Section 307(d)(7)(B) of the CAA further provides that only an objection to a rule or procedure which was raised with reasonable specificity during the period for public comment (including any public hearing) may be raised during judicial review. This section also provides a mechanism for the EPA to reconsider the rule if the person raising an objection can demonstrate to the Administrator that it was impracticable to raise such objection within the period for public comment or if the grounds for such objection arose after the period for public comment (but within the time specified for judicial review) and if such objection is of central relevance to the outcome of the rule. Any person seeking to make such a demonstration should submit a Petition for Reconsideration to the Office of the Administrator, U.S. Environmental Protection Agency, Room 3000, WJC South Building, 1200 Pennsylvania Ave., NW, Washington, DC 20460, with a copy to both the person(s) listed in the preceding FOR FURTHER INFORMATION CONTACT section, and the Associate General Counsel for the Air and Radiation Law Office, Office of General Counsel (Mail Code 2344A), U.S. Environmental Protection Agency, 1200 Pennsylvania Ave. NW, Washington, DC 20460.

II. Final Amendments

With this action, the EPA is finalizing amendments to the NESHAP for Chemical Recovery Combustion Sources at Kraft, Soda, Sulfite, and Stand-Alone Semichemical Pulp Mills (referred to hereafter as “the NESHAP”) and the NSPS for Kraft Pulp Mills constructed, reconstructed, or modified after May 23, 2013 (referred to hereafter as “the NSPS”). The amendments (referred to hereafter as the “2019 proposed amendments”) were proposed on October 31, 2019 (84 FR 58356) to clarify how to set operating limits for SDT scrubbers used at these mills and correct cross-reference errors in both Start Printed Page 70489rules. As explained in this section, clarification was needed to address parameter monitoring issues that arose during implementation of the 2017 amendments to the NESHAP (referred to hereafter as the “2017 NESHAP amendments”) as a result of the Agency's residual risk and technology review. See 82 FR 47328, October 11, 2017.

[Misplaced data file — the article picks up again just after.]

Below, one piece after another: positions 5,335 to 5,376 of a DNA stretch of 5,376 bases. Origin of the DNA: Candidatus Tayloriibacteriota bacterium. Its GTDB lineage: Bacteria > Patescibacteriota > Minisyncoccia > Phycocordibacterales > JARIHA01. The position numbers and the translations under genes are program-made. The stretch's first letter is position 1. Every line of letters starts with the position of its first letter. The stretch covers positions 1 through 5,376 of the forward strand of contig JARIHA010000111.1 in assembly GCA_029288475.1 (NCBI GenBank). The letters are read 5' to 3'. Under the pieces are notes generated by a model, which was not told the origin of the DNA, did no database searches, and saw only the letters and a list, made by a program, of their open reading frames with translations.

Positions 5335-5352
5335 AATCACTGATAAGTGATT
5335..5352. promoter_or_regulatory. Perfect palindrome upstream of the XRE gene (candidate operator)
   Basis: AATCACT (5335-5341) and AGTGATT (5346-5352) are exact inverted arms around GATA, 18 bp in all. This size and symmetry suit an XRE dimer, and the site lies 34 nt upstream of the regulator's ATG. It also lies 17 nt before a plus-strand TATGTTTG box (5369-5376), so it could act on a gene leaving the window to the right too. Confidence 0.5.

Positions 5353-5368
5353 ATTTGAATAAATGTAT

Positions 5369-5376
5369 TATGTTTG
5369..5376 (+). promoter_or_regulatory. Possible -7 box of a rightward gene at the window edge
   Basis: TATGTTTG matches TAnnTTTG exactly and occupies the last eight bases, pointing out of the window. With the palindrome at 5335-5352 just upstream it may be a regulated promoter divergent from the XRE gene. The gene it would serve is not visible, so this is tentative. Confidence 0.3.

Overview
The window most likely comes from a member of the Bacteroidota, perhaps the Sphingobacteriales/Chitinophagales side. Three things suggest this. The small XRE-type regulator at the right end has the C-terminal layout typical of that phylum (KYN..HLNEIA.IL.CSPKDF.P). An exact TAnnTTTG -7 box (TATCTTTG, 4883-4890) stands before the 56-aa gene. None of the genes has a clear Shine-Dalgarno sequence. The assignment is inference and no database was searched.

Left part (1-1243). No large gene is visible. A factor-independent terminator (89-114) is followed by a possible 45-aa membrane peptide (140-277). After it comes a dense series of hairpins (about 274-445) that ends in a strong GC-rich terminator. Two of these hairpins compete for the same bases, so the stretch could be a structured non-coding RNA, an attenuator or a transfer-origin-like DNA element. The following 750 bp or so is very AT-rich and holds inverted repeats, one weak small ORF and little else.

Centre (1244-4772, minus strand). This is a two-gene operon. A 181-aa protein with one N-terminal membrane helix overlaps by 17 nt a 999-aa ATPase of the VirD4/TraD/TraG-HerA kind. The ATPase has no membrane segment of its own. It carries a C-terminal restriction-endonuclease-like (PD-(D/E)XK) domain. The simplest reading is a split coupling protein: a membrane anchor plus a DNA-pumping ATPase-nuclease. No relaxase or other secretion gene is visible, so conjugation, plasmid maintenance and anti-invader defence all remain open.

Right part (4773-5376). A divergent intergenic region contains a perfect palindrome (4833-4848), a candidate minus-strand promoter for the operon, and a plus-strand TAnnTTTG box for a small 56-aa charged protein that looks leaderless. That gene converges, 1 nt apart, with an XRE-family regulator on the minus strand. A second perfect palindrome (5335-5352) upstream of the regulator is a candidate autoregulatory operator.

A. What are the final amendments to the NESHAP?

1. Alternative To Monitoring Pressure Drop for Certain SDT Scrubbers

The 2017 NESHAP amendments added fan amperage [1] to 40 CFR 63.864(e)(10)(iii) as an alternative to monitoring pressure drop for SDT dynamic scrubbers that operate at ambient pressure and low-energy entrainment scrubbers where the fan speed does not vary. Fan amperage was added as an alternative monitoring parameter based on the EPA's review of alternative monitoring requests for these types of SDT scrubbers available in the EPA's Applicability Determination Index (ADI) (81 FR 97074, December 30, 2016). In these previously approved alternative monitoring requests, the EPA acknowledged that pressure drop is not the best indicator of particulate matter (PM)/hazardous air pollutant (HAP) control device performance when the SDT scrubber is a low-energy entrainment scrubber or a dynamic scrubber that operates near atmospheric pressure. Low-energy entrainment scrubbers use the rotation of the fan blade to shatter the scrubbing liquid into fine droplets, while at the same time accelerating the particles into the airstream. The PM removal efficiency of these scrubbers is a function of the number of liquid droplets produced (to create a large contacting surface area) and the velocity of the PM imparted by the fan blade, which in turn, are functions of the amount of scrubbing liquid introduced and the tip speed of the fan blade. Therefore, the most important parameters to continuously monitor are the scrubbing liquid flow rate and the fan rotational speed (as indicated by the amperage of the fan motor or revolutions per minute (RPM)).

In addition to adding fan amperage as a monitoring parameter, the 2017 NESHAP amendments also specified a method in 40 CFR 63.864(j)(5)(i)(A) for setting the fan motor amperage operating limit, requiring that the minimum fan amperage operating limit be set as the lowest of the 1-hour average fan amperage values associated with each run demonstrating compliance with the applicable emission limit. The intent of establishing the operating limit as the lowest 1-hour average fan amperage was to demonstrate that the scrubber was operating as intended and removing HAP accordingly, because fan amperage values can be correlated with fan speed. This seemed reasonable during the development of the 2017 NESHAP amendments because the fans on these units are constant speed fans and changes in the load to the fan motor (e.g., changes in gas density/pressure or fan belt issues) result in changes in the amperage needed to maintain the constant speed. For example, a scrubber operating without any scrubbing liquid or exhaust gas would pull a certain amount of amperage on the fan motor to maintain a constant speed. When the exhaust gas and scrubbing liquid are added, the fan motor amperage will increase to maintain that speed. Based on this concept, the basis for the fan motor amperage operating limit in the 2017 NESHAP amendments was that a drop in fan motor amperage below a certain point showed that the motor would no longer turn the fan properly (because, for example, the belt that connects the motor to the fan was slipping or broken), which in turn would mean the scrubber was not operating as well as it was during the emissions performance test.